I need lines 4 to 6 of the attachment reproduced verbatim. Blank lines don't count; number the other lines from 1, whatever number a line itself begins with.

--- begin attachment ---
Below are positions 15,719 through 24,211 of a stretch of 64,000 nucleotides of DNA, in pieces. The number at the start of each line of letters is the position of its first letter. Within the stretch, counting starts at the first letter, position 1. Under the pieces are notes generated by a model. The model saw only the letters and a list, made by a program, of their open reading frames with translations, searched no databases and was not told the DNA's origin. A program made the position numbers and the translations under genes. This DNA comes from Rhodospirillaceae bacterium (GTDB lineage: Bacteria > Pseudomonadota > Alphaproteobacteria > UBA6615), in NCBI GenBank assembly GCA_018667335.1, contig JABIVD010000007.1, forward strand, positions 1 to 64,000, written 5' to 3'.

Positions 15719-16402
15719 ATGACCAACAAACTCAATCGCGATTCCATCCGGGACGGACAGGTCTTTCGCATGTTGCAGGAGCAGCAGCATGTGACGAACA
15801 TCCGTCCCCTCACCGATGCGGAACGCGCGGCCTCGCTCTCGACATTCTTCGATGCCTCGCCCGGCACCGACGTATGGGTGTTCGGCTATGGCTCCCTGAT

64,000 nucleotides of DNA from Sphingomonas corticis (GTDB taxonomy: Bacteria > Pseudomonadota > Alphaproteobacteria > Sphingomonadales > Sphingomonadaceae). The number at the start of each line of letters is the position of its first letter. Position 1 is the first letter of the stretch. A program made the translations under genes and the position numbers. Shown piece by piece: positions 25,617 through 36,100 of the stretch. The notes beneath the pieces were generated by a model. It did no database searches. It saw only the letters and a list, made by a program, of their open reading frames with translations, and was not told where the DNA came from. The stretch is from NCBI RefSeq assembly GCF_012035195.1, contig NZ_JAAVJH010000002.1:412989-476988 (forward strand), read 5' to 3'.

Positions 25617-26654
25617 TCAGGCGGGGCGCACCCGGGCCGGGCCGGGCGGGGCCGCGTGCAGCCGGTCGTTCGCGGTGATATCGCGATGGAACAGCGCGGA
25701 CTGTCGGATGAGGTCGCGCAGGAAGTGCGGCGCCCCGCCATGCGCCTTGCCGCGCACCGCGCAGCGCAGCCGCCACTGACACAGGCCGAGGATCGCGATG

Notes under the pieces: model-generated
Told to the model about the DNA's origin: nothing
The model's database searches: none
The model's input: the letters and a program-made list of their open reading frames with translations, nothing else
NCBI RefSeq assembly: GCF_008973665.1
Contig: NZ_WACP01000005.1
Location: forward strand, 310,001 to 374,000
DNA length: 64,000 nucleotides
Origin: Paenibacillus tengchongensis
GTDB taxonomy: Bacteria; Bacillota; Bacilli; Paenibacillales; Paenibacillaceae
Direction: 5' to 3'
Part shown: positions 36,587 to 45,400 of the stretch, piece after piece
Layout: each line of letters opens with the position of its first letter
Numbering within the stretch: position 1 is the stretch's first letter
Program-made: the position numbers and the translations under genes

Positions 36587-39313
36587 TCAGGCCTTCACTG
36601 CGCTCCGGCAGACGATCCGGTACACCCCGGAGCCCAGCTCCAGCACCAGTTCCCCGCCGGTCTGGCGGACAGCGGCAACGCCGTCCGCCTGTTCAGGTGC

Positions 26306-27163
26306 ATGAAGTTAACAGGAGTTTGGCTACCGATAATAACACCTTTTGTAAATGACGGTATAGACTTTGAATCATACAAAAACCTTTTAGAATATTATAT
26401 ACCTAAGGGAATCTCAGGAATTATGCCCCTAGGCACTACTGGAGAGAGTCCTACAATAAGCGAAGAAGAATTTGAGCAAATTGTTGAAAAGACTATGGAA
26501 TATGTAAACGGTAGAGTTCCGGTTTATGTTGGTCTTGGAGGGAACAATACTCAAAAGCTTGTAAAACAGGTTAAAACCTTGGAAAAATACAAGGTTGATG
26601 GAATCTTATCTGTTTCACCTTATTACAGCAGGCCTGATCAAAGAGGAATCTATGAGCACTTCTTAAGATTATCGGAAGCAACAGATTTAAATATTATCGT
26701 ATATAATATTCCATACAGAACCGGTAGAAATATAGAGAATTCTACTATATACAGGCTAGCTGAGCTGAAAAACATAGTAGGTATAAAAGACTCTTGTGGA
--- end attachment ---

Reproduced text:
15801 TCCGTCCCCTCACCGATGCGGAACGCGCGGCCTCGCTCTCGACATTCTTCGATGCCTCGCCCGGCACCGACGTATGGGTGTTCGGCTATGGCTCCCTGAT

64,000 nucleotides of DNA from Sphingomonas corticis (GTDB taxonomy: Bacteria > Pseudomonadota > Alphaproteobacteria > Sphingomonadales > Sphingomonadaceae). The number at the start of each line of letters is the position of its first letter. Position 1 is the first letter of the stretch. A program made the translations under genes and the position numbers. Shown piece by piece: positions 25,617 through 36,100 of the stretch. The notes beneath the pieces were generated by a model. It did no database searches. It saw only the letters and a list, made by a program, of their open reading frames with translations, and was not told where the DNA came from. The stretch is from NCBI RefSeq assembly GCF_012035195.1, contig NZ_JAAVJH010000002.1:412989-476988 (forward strand), read 5' to 3'.

Positions 25617-26654